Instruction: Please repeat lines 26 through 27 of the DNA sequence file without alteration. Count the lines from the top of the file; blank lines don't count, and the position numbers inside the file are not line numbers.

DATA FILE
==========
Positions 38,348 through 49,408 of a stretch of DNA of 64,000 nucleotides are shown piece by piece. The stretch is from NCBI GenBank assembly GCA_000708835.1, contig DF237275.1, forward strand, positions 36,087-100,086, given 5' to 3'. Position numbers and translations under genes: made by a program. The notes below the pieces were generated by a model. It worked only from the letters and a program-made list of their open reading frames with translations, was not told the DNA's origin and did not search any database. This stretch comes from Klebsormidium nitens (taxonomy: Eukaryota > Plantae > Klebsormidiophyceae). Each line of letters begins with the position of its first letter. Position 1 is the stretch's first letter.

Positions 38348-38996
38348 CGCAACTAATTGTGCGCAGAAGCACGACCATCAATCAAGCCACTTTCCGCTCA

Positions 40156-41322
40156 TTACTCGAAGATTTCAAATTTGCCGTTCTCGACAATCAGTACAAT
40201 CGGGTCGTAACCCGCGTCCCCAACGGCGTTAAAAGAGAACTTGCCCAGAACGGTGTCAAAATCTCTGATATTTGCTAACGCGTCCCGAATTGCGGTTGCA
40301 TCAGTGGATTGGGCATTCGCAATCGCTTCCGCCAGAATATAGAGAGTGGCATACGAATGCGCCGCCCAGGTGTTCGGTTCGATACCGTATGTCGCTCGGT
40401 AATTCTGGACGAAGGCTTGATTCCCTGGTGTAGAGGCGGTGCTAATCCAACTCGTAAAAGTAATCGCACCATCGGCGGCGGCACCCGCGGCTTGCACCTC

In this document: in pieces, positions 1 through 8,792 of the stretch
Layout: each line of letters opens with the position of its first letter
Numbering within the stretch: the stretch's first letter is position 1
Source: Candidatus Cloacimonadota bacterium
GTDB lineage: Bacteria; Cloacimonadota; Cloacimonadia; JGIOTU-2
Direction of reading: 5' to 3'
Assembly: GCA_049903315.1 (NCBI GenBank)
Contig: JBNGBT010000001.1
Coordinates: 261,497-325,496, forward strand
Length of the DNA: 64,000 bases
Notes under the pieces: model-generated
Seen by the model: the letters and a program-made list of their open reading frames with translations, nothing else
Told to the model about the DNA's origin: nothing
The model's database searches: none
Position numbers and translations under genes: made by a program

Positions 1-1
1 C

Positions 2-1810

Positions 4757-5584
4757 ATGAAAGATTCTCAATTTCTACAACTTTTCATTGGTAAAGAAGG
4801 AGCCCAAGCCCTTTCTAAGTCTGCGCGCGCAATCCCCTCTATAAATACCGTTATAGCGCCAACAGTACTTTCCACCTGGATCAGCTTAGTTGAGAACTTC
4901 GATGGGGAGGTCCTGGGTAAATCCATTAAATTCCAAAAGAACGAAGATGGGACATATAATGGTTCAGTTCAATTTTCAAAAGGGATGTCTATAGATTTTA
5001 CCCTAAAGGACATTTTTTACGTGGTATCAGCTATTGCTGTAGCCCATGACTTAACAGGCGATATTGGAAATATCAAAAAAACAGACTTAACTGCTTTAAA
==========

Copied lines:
Positions 2-1810

Positions 4757-5584